Blue Jays’ Estrada serviceable in loss to Yankees

Toronto Blue Jays pitcher Marco Estrada (Frank Gunn/CP)

TORONTO — The Toronto Blue Jays set a guideline for Marco Estrada Tuesday night. He’d throw 70-to-75 pitches and that would be it. If he was working especially well he could stretch into the 80s, but certainly not any further. Pitching out of the bullpen all season, he simply wasn’t stretched out.

But when Estrada got Alex Rodriguez to ground out with his 78th pitch of the night, making the second out in the fifth inning, Blue Jays manager John Gibbons left him in. And why not? Estrada hadn’t been spectacular, but he had retired eight of his last ten, and the bullpen could certainly use the rest.

Alas, Estrada would throw only one more pitch.

Mark Teixeira sent that 90-mph fastball more than 400 feet to left-centre field for a two-run shot, his tenth home run of the season and all the Yankees would need in a 6-3 defeat of the Blue Jays.

Looking back on the mistake pitch, Estrada knew exactly what went wrong. He’d thrown Teixeira six fastballs away in earlier at-bats and as soon as he released he could see the Yankees first baseman stepping in, anticipating the pitch. He also missed his location slightly, leaving the pitch on the plate instead of on the outside edge or out of the strike zone as the previous six had been, which created a perfect confluence of events for Teixiera to go deep.

“When he’s seen that many fastballs away, I don’t blame him for sitting on it. That’s what good hitters do. I should’ve known better and I should’ve made my pitch better,” Estrada said. “He hit it really well. But maybe if I make my pitch there, he rolls over. I just needed it to be a few more inches away and I think he would have rolled over.”

Estrada also admitted he was fatigued in that fifth inning, and wasn’t throwing as well as he was earlier in the game. Making a spot start in the position vacated by the struggling and demoted Daniel Norris, Estrada threw his longest outing of the season by far.

After he’d thrown 68 pitches through four innings, Gibbons asked Estrada if he wanted to go back out for the fifth. Estrada told his manager he did.

“I wanted it. I wanted to get to at least 75 pitches. That’s the only way I’m going to build up my pitch count; to go out there and make pitches,” Estrada said. “I made a mistake to Teixiera and he hit it. But other than that I felt pretty good. I can’t wait for my pitch count to go up so I can give the guys more innings.”

Estrada was evidently left in one pitch too long. But he otherwise had a fine night, in between the first three batters he faced and the very last.

He began his start by allowing a single to Jacoby Ellsbury and a double to Brett Gardner, who grinded out a marathon 11-pitch at-bat. Then Rodriguez took the second pitch he saw down the left-field line to plate both runners.

Estrada settled in after that and made it through the evening mostly unscathed until Teixeira’s homer in the fifth, which forced him from the game having allowed five runs (four earned) on eight hits while striking out three.

After his start Estrada went back to the video room and watched his pitches from that rough first inning. He didn’t see anything he was unhappy with, other than the results.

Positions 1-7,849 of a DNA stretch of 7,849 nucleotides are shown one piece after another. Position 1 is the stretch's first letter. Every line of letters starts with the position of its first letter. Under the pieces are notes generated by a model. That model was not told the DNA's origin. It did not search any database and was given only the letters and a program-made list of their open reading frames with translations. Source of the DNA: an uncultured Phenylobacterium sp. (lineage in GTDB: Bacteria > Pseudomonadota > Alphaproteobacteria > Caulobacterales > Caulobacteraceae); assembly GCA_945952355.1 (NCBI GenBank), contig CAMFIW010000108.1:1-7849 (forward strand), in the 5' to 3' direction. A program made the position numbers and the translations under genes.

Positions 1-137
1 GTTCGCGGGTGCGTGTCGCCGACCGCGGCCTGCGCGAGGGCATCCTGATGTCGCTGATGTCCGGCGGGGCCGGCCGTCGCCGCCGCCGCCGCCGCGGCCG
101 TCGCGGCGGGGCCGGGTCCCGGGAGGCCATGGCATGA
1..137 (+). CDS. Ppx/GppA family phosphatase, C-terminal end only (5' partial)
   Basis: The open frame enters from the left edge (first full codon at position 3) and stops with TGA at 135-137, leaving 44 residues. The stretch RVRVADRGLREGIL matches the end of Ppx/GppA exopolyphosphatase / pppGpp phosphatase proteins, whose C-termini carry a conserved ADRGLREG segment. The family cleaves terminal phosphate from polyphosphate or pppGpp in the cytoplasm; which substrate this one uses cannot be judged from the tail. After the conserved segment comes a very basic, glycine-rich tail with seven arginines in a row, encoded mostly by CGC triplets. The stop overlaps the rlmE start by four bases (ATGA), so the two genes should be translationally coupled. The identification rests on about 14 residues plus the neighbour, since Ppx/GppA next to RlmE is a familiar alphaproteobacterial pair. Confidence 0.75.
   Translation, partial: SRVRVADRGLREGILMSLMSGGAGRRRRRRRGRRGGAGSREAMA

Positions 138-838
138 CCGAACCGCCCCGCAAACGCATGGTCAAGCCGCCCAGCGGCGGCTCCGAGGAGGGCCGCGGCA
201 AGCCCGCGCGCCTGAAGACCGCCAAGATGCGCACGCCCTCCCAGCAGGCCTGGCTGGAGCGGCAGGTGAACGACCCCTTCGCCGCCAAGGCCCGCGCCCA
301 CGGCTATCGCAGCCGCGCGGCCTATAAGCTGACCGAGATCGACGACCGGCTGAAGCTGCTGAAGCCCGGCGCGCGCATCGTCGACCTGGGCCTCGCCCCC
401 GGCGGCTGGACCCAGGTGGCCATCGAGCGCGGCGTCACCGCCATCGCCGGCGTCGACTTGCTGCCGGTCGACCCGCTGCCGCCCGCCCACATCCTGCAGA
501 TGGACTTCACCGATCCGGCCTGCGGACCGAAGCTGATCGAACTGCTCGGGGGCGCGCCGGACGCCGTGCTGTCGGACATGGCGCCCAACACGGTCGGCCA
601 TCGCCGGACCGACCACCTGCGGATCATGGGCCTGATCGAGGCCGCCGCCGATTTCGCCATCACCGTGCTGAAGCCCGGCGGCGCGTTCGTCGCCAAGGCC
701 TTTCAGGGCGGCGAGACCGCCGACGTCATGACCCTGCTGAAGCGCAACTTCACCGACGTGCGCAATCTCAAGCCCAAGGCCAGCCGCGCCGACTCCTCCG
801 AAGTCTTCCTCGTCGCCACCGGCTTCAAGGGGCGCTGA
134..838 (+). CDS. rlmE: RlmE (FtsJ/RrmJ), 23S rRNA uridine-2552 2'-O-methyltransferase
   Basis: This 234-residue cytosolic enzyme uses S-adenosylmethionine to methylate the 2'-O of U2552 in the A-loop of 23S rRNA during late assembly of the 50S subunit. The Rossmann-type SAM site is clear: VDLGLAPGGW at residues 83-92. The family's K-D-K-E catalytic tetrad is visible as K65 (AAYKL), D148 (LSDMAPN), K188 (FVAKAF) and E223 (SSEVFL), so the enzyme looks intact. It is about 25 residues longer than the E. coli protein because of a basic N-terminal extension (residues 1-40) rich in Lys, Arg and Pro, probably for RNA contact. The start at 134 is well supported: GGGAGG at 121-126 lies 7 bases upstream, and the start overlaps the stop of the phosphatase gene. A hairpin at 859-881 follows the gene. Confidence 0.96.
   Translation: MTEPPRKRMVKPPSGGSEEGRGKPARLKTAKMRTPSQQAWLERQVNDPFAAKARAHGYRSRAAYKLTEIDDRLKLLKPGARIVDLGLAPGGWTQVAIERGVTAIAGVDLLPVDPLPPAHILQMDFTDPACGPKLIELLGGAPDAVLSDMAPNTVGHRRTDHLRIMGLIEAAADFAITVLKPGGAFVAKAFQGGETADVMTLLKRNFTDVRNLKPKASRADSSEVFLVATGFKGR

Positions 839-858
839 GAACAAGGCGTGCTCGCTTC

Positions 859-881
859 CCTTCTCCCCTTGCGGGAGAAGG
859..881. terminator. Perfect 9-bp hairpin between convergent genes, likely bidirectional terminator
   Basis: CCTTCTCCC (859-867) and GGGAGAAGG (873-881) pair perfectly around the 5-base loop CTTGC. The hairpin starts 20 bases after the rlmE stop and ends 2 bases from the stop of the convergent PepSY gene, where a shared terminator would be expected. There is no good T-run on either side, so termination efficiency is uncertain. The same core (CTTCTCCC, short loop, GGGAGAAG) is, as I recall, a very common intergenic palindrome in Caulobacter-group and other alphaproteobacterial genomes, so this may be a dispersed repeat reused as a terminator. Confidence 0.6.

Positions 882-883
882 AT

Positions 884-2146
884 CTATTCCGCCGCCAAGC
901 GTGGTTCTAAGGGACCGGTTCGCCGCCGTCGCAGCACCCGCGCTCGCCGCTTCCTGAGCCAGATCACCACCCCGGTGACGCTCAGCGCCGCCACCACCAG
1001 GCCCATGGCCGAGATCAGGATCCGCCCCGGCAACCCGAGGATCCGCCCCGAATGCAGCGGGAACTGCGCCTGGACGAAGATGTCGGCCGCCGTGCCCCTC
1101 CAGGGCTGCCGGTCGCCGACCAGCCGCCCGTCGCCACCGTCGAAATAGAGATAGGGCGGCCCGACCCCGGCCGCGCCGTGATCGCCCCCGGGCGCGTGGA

“I thought I threw the ball well, to be honest with you. I know the outcome doesn’t look like it, but I felt good, especially in the first four innings,” Estrada said. “The first three guys in the first inning, they were all out in front on pitches. They just found the holes. You can’t do anything about that.”

Or maybe you can.

Estrada’s been quietly developing a cutter during bullpen sessions that he thinks will give him an added weapon as a starter. He started working on it during spring training but shelved it when he sprained his ankle in March. He came back to it during bullpen sessions in Toronto and says he’s close to using it against live hitters.

“It’s close. It’s really close. It’s a feel pitch, and I’m not 100 percent on it yet. I don’t want it to come down to blowing a game. But if I feel comfortable throwing it and there’s conviction behind it, I’m going to use it,” Estrada said. “It’s a good pitch. It’ll keep hitters honest.”

The sooner it comes the better for Estrada who’s finding himself in jams during games where he wishes he had the fourth pitch in his arsenal.

Such a situation arose in the first inning Tuesday night, when Gardner worked that 11-pitch at-bat, fouling off repeated fastballs and changeups before hitting a double on a full-count curveball.

“That would’ve been a perfect scenario to use the cutter,” Estrada said. “You show him fastball down-and-away, changeup down-and-away, and then you throw that cutter in. That could’ve worked really well. It could be a huge pitch. I’m excited for it. I want to see what it can do against hitters.”

Estrada last featured his cutter in 2011 (with an average velocity of 89 mph), but threw it only 70 times, representing just four percent of his pitches thrown that season. Opponents batted .353 against it, which may be one reason why Estrada hasn’t used it since.

But he’s been playing around with the grip during his bullpen sessions and thinks he’s improved on it. He feels it’ll be ready to use against live hitters by his next outing or the one after that at the very latest. Estrada says he’ll use it around the strike zone, throwing it down and away from right-handed batters and up and in to left-handed batters.

“It’s a good pitch. I like the way it’s coming out right now,” Estrada said. “But the only way I’ll really know if it works is once I throw it to a hitter. He’ll tell me how it’s working.”

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